Your expectation is that the cart towing the block will attain a constant speed lower than of the cart when it is not towing a block? You after an equation that predicts this? Well, let's figure out what parameters such an equation should have...

What do you think is responsible for the limited speed attained by the cart when it is not towing a block?

what I'm trying to prove is that with the friction between the floor and the weight will eventually slaw down the cart

omar01 said:
what I'm trying to prove is that with the friction between the floor and the weight will eventually slaw down the cart

Then run the experiment. See whether your prediction is correct.

Yeah this is what I am planing to do, but i need to compare my experimant with theoritacal values and also to calculate the friction effect on the speed
And i came up with these equations but not sure if they work

do you have any opignion about the equation (it will be helpful)

thanks,

omar01 said:
Yeah this is what I am planing to do, but i need to compare my experimant with theoritacal values and also to calculate the friction effect on the speed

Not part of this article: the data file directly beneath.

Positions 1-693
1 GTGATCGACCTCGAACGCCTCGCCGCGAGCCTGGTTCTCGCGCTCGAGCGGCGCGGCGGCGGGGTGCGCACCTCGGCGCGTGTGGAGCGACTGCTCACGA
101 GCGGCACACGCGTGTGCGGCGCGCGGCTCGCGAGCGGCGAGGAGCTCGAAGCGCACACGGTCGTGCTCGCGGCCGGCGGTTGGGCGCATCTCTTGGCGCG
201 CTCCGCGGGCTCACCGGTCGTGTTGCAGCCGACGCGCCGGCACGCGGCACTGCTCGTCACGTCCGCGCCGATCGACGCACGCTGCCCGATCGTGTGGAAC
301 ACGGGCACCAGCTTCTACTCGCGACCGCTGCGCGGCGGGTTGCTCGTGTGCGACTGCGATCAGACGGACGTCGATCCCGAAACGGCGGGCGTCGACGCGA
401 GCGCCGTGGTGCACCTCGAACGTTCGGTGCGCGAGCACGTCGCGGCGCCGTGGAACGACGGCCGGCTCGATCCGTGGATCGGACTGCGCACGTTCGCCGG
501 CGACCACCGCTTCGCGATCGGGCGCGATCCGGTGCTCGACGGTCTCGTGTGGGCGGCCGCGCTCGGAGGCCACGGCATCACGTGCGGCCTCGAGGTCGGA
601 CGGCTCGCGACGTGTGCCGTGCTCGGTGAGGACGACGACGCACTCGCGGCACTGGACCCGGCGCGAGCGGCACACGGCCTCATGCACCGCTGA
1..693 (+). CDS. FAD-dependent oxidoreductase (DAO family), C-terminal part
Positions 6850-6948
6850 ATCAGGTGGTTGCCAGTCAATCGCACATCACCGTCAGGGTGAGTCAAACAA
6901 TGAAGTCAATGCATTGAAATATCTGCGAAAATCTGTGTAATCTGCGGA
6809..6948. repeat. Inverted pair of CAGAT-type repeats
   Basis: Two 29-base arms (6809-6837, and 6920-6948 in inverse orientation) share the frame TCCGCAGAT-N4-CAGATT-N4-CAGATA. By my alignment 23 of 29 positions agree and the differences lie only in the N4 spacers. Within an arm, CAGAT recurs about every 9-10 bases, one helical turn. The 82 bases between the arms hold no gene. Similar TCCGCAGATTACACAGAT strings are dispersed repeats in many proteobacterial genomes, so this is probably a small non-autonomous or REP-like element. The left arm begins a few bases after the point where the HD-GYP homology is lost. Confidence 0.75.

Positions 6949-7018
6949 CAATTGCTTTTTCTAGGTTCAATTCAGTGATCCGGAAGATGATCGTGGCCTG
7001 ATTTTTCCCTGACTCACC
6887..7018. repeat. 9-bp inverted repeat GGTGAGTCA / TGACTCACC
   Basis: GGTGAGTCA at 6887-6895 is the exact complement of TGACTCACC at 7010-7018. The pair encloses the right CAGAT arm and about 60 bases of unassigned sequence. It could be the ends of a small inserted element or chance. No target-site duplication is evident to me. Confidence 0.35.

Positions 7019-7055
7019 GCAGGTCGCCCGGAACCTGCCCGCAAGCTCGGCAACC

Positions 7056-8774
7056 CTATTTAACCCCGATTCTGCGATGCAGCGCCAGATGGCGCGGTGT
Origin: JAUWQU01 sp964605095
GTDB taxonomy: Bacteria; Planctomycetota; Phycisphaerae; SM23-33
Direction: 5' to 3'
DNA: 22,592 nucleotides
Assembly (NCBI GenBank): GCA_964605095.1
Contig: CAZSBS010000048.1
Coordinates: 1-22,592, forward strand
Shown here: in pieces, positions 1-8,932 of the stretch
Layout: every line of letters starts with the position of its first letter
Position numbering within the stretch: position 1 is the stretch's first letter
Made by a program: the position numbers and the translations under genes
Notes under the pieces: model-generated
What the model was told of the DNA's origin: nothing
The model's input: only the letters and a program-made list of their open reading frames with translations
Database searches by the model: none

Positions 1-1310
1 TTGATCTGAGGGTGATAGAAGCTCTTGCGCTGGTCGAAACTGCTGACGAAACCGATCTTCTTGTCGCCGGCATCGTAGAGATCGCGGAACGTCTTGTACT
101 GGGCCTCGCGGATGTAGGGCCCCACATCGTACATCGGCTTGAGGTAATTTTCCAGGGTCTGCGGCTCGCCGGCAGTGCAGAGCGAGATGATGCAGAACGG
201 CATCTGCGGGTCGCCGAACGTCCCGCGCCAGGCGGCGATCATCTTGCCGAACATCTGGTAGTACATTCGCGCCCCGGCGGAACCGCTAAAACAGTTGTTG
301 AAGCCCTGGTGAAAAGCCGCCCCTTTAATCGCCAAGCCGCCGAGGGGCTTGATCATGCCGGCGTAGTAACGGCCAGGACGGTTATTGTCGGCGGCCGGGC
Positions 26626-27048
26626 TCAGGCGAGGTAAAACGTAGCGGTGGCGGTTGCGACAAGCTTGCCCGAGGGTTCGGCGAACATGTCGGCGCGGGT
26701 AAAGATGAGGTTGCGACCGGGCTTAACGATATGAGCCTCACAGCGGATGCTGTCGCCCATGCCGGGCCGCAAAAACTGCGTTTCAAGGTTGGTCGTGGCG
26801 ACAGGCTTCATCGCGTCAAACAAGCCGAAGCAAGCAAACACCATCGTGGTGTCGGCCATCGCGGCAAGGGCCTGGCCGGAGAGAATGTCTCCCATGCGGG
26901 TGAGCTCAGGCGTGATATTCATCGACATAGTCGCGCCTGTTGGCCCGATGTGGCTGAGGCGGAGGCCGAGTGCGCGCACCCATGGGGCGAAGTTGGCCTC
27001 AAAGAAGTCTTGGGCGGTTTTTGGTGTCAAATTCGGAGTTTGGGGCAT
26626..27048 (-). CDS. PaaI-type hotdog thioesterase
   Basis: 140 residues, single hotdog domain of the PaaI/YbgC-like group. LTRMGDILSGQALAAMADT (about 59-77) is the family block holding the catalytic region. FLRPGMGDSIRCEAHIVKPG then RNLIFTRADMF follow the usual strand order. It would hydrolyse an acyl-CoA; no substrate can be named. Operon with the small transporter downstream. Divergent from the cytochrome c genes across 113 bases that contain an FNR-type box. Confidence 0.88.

And i came up with these equations but not sure if they work
The equations do not work.

Again, I ask, what do you think is responsible for the limited speed of the unladen cart? Where does that limitation show up in your equations?

I think the experiment you are proposing is both complex and confusing.

You have wheels and motors involved here. Wheels roll. But wheels also slip and slide. Rolling friction is what makes rolling possible. That is, without friction, there would be no rolling. But when wheels slip and slide, then you have kinetic friction. You also have motors, which convert electrical energy into rotational mechanical energy.

http://www2.hcmuaf.edu.vn/data/phamducdung/thamkhao/truyendong/ly%20thuyet-truyendong/friction-rolling/Rolling%20Motion.htm